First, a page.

The Financial Times (subscription may be required) reports that U.S. officials have threatened prospective cabinet ministers in a new Hamas-led government:
US officials are exerting pressure on moderate Palestinian politicians not to serve in a Hamas-led government and have warned that Washington would sever existing contacts with them if they did.
According to Palestinians familiar with Hamas’s current efforts to put together a national unity government following its election victory in January, Washington has targeted a number of independents the Islamist movement was considering for cabinet posts.
The Bush administration favours a situation in which Hamas would be forced to govern alone and would bear the full consequences of failures that could be exacerbated by a cut-off of western aid to the Palestinian Authority.
As well as discouraging the defeated Fatah party from joining a coalition with Hamas, US officials have privately contacted leading independents to urge them to stay out of the government.
It was not clear to what extent the administration was threatening sanctions against individuals or whether the administration would have legal grounds on which to deny them future entry to the US.
They were said to include Mustafa Barghouti, leader of the Palestine National Initiative which won two seats in January, and Ziad Abu Amr, an independent who won a seat in Gaza with Hamas backing.
Further, Mideastwire (a news service which translates articles from the Arab press) reports a story from Al Quds in which the incoming speaker of the Hamas-led Palestine Legislative Council, Aziz Duwaik, reveals that an unnamed prospective minister of the Hamas cabinet was threatened with retaliation by the U.S. consulate:
According to a report by Ma’an News Agency on March 12: “Dr Aziz Duwayk, Speaker of the Palestinian Legislative Council, said the US Consulate in Jerusalem had contacted a candidate for a ministerial post in a Hamas government, threatening …that if he participates in the government, the US government would take measure[s] against him, including denying him an entry visa to the United States.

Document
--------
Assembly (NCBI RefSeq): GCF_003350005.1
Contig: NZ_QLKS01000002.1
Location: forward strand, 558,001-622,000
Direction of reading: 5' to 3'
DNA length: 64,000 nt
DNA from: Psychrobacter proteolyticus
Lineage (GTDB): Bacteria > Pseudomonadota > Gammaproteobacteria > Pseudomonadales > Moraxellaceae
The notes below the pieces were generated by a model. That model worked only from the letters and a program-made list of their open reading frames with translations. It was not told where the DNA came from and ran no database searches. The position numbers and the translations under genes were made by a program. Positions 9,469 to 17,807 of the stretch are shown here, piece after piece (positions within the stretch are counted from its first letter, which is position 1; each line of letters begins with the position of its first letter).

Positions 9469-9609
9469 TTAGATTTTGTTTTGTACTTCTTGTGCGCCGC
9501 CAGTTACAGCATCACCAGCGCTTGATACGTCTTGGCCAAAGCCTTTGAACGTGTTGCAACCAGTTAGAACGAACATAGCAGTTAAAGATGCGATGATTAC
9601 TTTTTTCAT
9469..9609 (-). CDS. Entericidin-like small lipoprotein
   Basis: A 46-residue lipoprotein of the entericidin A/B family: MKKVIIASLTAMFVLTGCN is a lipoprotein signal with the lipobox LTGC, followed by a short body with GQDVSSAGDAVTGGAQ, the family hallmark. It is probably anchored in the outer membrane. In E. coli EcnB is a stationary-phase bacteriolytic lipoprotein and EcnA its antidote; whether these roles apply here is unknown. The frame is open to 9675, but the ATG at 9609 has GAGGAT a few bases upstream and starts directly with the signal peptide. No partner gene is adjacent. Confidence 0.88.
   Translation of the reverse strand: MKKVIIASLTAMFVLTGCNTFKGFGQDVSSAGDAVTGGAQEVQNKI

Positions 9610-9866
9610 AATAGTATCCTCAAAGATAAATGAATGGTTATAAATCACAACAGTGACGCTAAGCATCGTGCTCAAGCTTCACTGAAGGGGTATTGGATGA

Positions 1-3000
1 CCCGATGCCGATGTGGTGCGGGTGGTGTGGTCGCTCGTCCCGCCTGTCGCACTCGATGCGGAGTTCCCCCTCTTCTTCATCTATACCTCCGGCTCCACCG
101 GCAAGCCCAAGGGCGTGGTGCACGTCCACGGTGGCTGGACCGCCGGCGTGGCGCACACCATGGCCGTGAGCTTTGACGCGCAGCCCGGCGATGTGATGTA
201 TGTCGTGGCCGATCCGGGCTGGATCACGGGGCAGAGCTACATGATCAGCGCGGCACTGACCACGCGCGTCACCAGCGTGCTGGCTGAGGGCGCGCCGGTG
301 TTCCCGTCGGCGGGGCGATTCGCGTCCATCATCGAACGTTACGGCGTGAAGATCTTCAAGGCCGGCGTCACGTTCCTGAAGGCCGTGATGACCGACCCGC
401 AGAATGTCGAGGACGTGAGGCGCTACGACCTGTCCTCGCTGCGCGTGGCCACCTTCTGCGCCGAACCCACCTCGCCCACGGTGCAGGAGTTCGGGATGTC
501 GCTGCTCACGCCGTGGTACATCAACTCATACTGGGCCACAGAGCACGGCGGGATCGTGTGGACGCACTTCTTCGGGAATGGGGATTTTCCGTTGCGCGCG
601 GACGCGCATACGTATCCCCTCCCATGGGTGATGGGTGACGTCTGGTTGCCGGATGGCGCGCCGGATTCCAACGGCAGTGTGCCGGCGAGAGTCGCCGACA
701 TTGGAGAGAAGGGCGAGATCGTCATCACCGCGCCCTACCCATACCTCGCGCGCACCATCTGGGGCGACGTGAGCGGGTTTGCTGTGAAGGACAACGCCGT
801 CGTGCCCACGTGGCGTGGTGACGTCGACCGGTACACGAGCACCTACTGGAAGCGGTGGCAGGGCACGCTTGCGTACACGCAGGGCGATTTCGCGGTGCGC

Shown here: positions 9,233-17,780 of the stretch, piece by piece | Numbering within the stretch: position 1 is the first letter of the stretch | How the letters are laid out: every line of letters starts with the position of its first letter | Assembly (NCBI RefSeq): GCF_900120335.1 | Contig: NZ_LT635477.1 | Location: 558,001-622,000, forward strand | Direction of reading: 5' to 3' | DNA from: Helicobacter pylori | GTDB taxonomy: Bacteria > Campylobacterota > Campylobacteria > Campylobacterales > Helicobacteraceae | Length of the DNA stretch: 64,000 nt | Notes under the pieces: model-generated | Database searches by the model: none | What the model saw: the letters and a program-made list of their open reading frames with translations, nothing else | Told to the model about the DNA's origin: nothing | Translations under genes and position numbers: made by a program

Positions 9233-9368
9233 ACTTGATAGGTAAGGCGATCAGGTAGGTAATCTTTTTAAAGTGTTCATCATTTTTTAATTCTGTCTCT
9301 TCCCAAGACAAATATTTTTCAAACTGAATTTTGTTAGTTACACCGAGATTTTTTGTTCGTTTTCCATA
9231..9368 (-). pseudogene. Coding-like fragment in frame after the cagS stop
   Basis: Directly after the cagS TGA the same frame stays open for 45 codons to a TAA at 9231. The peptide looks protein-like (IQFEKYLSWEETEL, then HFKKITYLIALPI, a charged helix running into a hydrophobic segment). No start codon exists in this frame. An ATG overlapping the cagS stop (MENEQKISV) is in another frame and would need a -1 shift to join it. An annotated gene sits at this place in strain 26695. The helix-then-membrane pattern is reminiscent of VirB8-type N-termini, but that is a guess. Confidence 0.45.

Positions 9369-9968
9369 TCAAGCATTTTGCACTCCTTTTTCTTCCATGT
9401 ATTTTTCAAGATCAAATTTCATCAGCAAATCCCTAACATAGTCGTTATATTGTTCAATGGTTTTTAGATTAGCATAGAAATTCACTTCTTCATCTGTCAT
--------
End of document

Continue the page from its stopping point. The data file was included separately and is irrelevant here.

Abu Amr denied that the U.S. had contacted him and said he would “refuse any external pressure” regarding such a decision. Barghouti also denied such contacts:
[I have edited the text as the original seems poorly translated] Dr. Mustapha Barghouthi denied the Financial Times [report claiming] the US administration pressure[d] the independent blocks in the PLC and him personally not to join the Hamas government.
Barghouthi told Maan via telephone that th[is report] has nothing to do with reality and [is] baseless as there [has been] no pressure and that contacts with the Americans [did not happen] in this regard adding that we in [the] Palestine Independent Block called for the formation of [a] National Coalition Government as we believe this what [the] Palestinian people need.
Though one would think that even if such jawboning happened both would have no choice but to deny it–to do otherwise could tarnish their credentials as independents. If we threatened them and they refuse to join the cabinet then they will be charged with kowtowing to the Americans. And if they agree to serve they will establish themselves as enemies of the U.S. which would limit their potential effectiveness as the U.S. might refuse to deal with them.
If we did intervene in this fashion, then we have some serious questions to ask regarding our commitment to Mideast democracy. We called for Palestinian elections and the party we wanted to lose won instead. Instead of letting Hamas get on with its job of governing, we do our best to throw obstacles in its path. We want Hamas to fail. And we’re not above threats and intimidation to attain such a result. I’ve got to admit it’s a lot tamer than what Kissinger and Nixon did to Chile when Allende came to power. But it’s no less permissible than what we did then.
My perspective on this is: let Hamas form a government. Stand back and let it happen. If you refuse to do anything positive, then at least be neutral. And my warning is that if we are seen to be meddling in Palestinian politics we could destroy any chance of being seen as even a semi-honest broker in the Israeli-Palestinian conflict. Besides, as many Mideast commentators have noted–if Hamas fails the result may not be better than the present. It could be far worse. The resulting bitterness on Hamas’ part could result in severe civil strife–even more lawlessness and chaos than Palestine now endures. And who would pick up Humpty Dumpty’s pieces and put Palestine back together again? It would be a mighty tall order.